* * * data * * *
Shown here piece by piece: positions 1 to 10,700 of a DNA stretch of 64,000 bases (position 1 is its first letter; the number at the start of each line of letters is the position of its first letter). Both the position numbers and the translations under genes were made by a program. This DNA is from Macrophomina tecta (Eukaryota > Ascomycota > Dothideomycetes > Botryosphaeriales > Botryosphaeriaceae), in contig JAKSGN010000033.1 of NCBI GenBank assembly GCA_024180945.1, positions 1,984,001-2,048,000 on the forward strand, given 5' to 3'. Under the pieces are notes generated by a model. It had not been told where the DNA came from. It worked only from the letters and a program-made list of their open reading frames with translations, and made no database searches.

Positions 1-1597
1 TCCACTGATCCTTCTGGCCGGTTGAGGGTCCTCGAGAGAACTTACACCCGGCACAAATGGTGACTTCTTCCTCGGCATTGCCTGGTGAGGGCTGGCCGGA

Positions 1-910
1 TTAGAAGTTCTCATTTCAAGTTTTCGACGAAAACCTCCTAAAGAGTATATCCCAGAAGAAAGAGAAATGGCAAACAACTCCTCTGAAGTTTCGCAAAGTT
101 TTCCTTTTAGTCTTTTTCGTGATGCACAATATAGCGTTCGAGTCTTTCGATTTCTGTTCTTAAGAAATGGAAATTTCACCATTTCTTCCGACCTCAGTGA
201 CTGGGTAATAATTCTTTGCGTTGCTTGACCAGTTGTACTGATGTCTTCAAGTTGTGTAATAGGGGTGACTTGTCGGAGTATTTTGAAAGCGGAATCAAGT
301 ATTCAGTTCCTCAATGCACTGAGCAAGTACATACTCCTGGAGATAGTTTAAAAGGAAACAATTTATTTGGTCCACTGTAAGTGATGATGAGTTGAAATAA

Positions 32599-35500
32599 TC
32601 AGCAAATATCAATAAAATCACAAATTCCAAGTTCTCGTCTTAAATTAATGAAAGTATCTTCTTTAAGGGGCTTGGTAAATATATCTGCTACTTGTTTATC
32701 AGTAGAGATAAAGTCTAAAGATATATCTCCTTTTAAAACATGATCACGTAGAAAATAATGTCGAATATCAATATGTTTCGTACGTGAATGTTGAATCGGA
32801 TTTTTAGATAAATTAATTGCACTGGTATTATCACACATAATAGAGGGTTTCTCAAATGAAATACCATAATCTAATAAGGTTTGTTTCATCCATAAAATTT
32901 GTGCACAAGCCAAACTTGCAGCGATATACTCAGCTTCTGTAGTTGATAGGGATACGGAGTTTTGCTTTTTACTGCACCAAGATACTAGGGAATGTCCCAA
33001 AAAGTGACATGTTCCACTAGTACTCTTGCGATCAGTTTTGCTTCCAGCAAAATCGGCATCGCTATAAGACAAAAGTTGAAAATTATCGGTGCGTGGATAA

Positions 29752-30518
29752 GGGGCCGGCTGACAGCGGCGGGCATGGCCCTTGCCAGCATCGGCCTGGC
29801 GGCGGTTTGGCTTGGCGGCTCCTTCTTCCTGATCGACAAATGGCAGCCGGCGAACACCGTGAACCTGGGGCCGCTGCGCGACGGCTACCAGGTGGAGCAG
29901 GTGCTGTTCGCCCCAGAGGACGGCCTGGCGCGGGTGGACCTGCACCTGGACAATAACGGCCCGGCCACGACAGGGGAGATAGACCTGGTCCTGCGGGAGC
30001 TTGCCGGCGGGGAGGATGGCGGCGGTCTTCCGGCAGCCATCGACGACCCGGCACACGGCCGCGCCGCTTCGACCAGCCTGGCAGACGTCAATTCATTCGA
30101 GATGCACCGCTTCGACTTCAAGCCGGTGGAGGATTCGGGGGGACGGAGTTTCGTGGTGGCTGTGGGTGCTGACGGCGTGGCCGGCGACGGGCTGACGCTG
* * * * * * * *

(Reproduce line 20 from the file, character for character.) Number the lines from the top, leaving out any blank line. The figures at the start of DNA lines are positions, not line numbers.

30001 TTGCCGGCGGGGAGGATGGCGGCGGTCTTCCGGCAGCCATCGACGACCCGGCACACGGCCGCGCCGCTTCGACCAGCCTGGCAGACGTCAATTCATTCGA